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COPYRIGHT NOTICE: G. John Ikenberry, Thomas J. Knock, Anne-Marie Slaughter & Tony Smith: The ... - page 13 / 25





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12 Introduction

Wilson did not see international law primarily as formal, legal-binding commitments that transferred sovereignty upward to international or su- pranational authorities. International law had more of a socializing dy- namic, creating norms and expectations that states would slowly come to embrace as their own. As Thomas Knock notes: “Wilson emphasized that international law actually was ‘not made,’ as such. Rather, it was the result of organic development—‘a body of abstract principles founded upon long established custom.’”18

Wilson did not see the great liberal “project” involving a deep transfor- mation of states themselves as sovereign legal units. States would just act better, which for Wilson meant they would act in less selsh and nationalist ways. So international laws and the systems of collective security anchored in the League of Nations would provide a socializing role, gradually bring- ing states into a “community of power.”

Fourth, a stable and peaceful order must be built around this “commu- nity of power.” This was a new concept that Wilson introduced by which he essentially meant collective security, a system of peace sustained by commitments to arms control and disarmament, self-determination, and freedom of the seas. The embodiment of this notion was to be the League of Nations, or as Wilson urged in the last of his Fourteen Points: “A gen- eral association of nations must be formed under specic covenants for the purpose of affording mutual guarantees of political independence and territorial integrity to great and small states alike.” Despite the vagueness of the notion of a “community of power,” Wilson was clear that this new international creation would replace older forms of order based on the balance of power, military rivalry, and alliances. In the Wilsonian view, power and security competition would be decomposed and replaced by a community of nations.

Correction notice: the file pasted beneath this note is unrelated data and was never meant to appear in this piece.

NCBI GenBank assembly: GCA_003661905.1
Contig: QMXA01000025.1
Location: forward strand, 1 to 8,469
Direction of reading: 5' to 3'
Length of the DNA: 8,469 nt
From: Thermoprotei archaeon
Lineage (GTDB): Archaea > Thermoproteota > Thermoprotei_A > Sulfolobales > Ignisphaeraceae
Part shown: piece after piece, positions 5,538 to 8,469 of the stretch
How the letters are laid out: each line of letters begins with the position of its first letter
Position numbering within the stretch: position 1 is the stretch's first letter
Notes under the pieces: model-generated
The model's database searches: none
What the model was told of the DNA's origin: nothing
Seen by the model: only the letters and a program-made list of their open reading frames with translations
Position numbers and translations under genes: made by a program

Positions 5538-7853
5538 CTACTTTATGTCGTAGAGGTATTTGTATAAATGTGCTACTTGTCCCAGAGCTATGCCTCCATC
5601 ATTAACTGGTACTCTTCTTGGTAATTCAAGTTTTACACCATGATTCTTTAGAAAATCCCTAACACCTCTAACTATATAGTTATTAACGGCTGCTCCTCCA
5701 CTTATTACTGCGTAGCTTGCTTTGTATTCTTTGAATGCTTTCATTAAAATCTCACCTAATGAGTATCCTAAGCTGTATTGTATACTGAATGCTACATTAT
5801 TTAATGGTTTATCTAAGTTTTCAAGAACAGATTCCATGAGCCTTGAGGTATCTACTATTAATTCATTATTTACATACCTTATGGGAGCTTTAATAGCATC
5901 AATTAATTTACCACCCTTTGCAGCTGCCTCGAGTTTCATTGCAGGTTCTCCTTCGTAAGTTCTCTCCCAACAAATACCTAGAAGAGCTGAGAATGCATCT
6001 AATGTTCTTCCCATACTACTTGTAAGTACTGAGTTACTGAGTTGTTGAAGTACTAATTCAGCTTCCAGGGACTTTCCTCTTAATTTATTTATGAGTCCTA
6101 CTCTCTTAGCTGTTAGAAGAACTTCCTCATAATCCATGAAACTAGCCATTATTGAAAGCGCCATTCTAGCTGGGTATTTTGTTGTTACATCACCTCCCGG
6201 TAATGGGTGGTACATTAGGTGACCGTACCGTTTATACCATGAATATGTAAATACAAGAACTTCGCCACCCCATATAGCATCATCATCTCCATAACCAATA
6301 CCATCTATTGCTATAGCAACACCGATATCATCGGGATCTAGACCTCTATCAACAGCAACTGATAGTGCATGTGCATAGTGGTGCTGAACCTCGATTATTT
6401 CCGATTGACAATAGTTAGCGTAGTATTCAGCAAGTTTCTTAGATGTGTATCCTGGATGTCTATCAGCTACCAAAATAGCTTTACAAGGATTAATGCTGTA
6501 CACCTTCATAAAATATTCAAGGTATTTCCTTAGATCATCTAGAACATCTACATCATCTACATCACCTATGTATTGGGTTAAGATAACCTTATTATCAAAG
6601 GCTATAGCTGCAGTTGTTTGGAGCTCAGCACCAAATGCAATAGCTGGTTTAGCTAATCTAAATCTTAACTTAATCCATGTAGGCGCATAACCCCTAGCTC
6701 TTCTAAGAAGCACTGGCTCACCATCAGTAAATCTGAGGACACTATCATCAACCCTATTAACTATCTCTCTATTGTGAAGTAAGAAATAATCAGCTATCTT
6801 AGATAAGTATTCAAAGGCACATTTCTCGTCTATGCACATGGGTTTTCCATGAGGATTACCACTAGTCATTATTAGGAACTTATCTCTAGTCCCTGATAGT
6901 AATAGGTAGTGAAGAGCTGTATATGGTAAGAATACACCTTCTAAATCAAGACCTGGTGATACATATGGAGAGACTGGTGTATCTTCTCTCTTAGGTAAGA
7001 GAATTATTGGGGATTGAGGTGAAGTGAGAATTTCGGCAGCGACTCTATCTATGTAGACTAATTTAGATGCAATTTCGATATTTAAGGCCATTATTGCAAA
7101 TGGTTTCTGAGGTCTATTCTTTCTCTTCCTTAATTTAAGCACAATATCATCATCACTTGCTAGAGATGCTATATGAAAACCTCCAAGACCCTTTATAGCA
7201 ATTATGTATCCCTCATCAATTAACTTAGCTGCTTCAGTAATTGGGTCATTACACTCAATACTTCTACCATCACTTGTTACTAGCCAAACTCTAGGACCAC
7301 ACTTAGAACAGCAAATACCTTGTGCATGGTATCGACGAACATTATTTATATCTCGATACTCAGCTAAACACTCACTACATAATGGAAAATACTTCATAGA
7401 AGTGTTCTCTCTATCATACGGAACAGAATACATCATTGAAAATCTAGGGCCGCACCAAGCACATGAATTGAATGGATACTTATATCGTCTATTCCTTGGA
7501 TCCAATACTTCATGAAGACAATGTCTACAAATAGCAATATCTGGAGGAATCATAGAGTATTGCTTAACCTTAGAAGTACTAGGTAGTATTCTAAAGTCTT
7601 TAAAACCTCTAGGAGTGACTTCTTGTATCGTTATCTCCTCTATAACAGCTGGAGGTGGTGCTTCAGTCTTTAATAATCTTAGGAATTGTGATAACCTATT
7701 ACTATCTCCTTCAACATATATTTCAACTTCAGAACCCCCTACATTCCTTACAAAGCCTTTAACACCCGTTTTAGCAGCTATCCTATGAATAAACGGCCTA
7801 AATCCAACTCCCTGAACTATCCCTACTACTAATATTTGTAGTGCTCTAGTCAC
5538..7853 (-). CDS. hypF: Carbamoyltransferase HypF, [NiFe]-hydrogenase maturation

Fifth, these conditions—democracy, trade, law, collective security— were possible because the world was moving in a progressive and modern- izing direction. A “new order of things” was emerging. The world could be made anew. The old world of autocracy, militarism, and despotism could be overturned and a new world of democracy and rule of law was over the horizon. America had a leading role to play in this progressive world-historical drama, but the forces of history were already moving the world in this direction.

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